(Dr. Sheila Laredo/ Toronto Star) — Polycystic Ovarian Syndrome (PCOS) is one of the top reasons that women may struggle to become pregnant. But, even if you’re not trying to conceive, it’s important to treat this common endocrine condition.
Irregular or infrequent periods are a common symptom. In my work as an endocrinologist who focuses on reproductive health issues, up to 85 per cent of the women who come to see me because they only get periods occasionally have PCOS. Women who get no periods at all can have PCOS, but can also have other conditions.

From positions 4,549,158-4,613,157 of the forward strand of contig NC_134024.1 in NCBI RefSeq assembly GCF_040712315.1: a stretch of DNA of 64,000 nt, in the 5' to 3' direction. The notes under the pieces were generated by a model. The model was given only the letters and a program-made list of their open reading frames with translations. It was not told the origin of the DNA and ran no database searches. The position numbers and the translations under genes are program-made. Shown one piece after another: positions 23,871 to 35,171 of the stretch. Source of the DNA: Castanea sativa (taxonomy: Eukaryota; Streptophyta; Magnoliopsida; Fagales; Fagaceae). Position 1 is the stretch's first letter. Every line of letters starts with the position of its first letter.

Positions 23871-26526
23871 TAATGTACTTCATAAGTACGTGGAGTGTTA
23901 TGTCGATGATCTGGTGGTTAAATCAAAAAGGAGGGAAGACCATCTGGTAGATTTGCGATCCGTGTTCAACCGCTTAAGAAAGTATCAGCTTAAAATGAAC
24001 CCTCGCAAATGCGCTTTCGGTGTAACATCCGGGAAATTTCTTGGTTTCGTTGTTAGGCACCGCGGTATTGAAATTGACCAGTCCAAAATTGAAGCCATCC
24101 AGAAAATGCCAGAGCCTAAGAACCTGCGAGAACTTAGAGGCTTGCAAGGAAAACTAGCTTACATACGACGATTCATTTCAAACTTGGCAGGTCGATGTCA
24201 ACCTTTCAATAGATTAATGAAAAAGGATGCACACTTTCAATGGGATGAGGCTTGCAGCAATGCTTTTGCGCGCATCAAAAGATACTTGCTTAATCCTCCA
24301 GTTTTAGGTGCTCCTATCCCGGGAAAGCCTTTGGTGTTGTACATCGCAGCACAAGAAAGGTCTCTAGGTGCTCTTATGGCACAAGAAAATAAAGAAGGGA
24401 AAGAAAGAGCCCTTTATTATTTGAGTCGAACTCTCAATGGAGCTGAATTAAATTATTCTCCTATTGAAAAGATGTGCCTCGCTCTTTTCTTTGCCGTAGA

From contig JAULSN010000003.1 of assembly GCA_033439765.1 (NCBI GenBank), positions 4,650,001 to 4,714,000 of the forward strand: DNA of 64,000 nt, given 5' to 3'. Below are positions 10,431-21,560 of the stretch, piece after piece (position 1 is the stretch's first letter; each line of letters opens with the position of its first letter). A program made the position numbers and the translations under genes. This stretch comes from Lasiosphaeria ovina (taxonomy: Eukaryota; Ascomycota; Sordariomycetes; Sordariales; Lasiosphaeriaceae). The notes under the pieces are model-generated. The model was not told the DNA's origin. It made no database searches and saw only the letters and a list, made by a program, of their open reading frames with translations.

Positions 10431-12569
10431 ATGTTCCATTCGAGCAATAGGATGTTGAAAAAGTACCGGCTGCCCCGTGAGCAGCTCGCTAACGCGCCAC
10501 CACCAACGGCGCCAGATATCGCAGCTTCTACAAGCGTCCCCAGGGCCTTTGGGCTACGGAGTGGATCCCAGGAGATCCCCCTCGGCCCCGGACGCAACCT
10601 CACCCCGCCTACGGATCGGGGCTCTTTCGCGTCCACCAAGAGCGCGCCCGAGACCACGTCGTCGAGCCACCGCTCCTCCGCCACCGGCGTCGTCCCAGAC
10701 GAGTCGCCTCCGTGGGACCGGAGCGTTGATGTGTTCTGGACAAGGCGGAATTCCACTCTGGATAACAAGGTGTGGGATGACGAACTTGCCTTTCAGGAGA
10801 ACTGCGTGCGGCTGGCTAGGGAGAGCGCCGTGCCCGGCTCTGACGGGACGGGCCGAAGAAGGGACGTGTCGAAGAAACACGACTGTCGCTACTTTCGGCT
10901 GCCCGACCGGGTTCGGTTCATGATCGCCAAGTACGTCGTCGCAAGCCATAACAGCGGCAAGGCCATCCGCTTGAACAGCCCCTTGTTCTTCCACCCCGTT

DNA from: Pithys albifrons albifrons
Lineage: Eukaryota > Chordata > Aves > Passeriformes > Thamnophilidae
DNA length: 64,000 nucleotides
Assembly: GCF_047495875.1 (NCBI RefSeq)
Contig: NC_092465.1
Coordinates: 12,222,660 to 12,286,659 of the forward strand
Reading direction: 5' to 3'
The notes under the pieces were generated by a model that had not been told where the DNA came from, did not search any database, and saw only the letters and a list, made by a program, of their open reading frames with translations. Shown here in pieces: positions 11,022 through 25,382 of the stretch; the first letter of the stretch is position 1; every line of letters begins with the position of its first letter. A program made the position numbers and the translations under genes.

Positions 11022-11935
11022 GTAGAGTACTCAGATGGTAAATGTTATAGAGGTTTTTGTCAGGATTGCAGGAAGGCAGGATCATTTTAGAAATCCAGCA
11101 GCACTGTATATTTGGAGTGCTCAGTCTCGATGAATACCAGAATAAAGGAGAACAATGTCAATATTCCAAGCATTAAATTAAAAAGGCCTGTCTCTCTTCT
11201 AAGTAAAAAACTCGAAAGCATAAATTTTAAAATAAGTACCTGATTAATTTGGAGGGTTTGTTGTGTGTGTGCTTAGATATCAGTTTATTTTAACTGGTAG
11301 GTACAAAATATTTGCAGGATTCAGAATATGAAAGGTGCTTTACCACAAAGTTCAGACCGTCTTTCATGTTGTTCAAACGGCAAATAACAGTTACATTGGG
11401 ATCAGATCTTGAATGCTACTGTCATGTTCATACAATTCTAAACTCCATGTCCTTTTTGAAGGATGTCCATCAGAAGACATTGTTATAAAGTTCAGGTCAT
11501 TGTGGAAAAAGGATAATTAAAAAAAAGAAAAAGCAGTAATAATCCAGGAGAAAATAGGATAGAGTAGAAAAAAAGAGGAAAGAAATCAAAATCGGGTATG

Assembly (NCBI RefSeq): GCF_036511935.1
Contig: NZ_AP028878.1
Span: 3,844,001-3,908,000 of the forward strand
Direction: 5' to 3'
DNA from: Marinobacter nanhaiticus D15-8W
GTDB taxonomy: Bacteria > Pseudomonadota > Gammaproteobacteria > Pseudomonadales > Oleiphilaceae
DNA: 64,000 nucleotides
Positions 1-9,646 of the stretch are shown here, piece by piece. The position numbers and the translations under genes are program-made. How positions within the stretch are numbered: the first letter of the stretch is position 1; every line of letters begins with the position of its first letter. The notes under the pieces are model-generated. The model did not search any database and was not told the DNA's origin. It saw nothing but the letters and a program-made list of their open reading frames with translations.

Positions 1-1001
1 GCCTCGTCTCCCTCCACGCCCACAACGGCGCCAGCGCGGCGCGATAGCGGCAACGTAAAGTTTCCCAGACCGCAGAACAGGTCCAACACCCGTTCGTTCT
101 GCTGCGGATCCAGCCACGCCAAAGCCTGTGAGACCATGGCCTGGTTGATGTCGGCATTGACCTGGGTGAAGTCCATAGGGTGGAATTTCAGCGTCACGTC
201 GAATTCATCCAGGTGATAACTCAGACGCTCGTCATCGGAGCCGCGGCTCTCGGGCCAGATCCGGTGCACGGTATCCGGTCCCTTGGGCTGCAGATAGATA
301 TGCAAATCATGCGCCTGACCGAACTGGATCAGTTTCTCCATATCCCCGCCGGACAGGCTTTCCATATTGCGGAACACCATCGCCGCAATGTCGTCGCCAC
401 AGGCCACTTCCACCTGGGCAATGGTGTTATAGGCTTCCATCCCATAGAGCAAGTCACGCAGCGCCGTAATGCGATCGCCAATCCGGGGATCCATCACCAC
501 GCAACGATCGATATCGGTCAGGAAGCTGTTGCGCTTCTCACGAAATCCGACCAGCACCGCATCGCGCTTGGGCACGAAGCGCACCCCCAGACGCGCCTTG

The name is a bit of a misnomer. Most women with PCOS don’t have cysts. What appears on their ultrasounds are actually follicles. Usually, these sacs, which contain and ultimately release eggs, are tiny and hard to see in a scan. But in women with PCOS, the follicles grow larger than they would in women without the condition. (…)
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